Needing help on a wait-through scene (and a few other stuff)

So currently I have this in my source code.

Aquarium Window is a room. "The giant window showcases an aquarium bigger than the window itself."

I have no idea how to make it say

"A fish swims by"

on the next turn, changing the room description to

"The giant window showcases an aquarium bigger than the window itself. Some fish are swimming by."

Then having the game talk about the fish (the same text) at every alternate turn until after several times it says

The fish that swam by dropped a clam!

which changes the room description to

"The giant window showcases an aquarium bigger than the window itself. Some fish are swimming by. A clam also sits on a  rock"

While still talking about the fish and moving said clam into play. 2 turns later it would say

"The clam opens to reveal a pearl! The pearl falls and hits the seabed while the clam is swept away by the current"

which moves the pearl into play while removing the clam. Which changes the description to

"The giant window showcases an aquarium bigger than the window itself. Some fish are swimming by. A pearl is stuck on the seabed"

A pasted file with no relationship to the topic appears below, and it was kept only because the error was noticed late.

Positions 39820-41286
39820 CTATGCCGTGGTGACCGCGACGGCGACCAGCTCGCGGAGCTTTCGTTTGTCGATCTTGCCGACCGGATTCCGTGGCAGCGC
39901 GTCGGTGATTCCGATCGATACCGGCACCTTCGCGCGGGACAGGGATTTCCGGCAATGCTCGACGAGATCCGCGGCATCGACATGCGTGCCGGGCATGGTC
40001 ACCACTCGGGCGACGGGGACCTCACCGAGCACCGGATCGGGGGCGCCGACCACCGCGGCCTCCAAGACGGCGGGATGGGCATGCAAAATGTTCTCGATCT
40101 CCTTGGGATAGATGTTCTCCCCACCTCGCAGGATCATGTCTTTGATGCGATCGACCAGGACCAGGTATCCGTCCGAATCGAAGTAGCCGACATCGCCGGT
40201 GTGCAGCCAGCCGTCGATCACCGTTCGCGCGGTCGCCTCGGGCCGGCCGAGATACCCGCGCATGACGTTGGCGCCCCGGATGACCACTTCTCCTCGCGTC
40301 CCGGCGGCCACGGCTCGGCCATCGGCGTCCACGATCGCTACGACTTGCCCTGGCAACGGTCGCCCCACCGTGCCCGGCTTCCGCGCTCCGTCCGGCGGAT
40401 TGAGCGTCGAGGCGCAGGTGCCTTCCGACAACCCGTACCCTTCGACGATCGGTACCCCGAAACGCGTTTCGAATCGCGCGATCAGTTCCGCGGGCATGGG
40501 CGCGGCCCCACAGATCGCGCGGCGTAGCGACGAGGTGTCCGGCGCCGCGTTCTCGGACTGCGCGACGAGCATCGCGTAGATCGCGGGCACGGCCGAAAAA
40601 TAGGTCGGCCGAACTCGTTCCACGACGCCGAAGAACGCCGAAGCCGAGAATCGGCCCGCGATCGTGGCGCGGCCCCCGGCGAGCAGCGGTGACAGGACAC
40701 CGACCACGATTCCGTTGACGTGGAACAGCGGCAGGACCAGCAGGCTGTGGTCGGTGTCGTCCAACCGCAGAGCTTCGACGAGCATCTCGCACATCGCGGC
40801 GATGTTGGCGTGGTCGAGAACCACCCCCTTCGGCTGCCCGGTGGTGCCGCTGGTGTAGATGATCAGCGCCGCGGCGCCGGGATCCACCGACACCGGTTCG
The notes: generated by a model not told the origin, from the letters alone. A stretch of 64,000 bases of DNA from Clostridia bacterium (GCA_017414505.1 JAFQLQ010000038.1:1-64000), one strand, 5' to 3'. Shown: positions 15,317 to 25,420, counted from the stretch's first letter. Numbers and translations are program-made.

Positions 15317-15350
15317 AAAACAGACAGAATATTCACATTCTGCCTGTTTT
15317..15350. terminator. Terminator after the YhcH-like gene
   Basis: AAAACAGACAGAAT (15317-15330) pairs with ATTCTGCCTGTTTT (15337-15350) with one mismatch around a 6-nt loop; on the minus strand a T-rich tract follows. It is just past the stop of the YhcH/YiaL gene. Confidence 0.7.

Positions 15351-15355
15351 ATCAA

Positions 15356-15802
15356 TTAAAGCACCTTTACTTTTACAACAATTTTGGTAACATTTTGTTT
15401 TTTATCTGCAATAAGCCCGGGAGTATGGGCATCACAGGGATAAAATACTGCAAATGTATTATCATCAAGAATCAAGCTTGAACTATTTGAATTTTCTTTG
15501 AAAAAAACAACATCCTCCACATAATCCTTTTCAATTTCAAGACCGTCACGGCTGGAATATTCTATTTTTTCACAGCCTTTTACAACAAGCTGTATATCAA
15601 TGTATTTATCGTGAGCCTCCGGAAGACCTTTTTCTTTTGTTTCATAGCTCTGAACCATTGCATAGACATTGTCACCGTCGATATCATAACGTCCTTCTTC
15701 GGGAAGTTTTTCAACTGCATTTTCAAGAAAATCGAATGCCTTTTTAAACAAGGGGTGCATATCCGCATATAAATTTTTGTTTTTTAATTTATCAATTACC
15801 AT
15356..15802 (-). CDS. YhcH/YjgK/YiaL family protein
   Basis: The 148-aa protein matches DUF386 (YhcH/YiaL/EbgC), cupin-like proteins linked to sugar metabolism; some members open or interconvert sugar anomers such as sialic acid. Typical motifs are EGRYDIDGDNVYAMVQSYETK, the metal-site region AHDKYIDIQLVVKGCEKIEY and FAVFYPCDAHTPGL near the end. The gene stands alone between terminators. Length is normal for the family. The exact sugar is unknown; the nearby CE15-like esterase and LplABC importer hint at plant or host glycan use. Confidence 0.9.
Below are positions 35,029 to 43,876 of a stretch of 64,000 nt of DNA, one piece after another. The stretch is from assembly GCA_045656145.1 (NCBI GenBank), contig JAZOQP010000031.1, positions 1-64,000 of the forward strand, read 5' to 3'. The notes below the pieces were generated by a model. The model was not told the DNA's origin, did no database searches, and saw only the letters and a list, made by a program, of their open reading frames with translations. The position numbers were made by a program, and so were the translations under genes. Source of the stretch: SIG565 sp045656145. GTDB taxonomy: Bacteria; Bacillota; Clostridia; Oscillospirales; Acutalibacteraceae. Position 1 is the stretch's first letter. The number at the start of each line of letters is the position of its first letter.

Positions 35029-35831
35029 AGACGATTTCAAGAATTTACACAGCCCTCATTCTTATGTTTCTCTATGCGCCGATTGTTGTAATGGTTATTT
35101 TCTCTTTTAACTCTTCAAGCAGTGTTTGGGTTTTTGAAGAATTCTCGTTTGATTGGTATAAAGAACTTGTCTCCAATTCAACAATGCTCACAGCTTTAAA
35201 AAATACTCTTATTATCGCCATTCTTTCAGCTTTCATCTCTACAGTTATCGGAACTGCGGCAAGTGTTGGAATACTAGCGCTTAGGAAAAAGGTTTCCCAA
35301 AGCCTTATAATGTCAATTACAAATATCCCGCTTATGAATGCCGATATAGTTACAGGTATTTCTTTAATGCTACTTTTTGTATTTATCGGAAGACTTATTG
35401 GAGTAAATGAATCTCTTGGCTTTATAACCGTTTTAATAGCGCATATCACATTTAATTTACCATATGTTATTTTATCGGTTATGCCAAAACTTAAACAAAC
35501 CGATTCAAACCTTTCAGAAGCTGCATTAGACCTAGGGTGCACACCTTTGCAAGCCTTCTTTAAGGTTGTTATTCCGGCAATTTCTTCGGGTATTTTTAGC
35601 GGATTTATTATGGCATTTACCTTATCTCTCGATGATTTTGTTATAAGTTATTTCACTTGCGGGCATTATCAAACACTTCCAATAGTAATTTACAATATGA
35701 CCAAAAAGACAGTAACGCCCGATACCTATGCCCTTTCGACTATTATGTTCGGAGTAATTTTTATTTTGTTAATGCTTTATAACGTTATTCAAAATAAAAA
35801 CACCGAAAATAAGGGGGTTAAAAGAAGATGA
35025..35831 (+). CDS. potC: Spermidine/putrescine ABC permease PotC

I know it sounds kinda complicated but i have no other way of explaining it. D: Also I’ll focus on the “other stuff” when I get this solved.

(Mostly it’s the problem of changing the room description and also using “say”)

EDIT: I also forgot to mention that the player will remain stuck in this room until this scene ends though free to examine anything.

I don't have Inform 7 at my disposal right this moment, but I'll hazard some tentative help anyway.

A text token is a sort of generic wrapper for some words; a “To say” statement is one way to determine what’s inside the wrapper.

For example:

The Aquarium is a room. The description of the aquarium is “[aquarium-state].”

To say aquarium-state:
if a clam is in the aquarium:
say “The aquarium, whose sole inhabitant is a clam, seems fairly sedate”;
say “The aquarium seems quite serene”.[/code]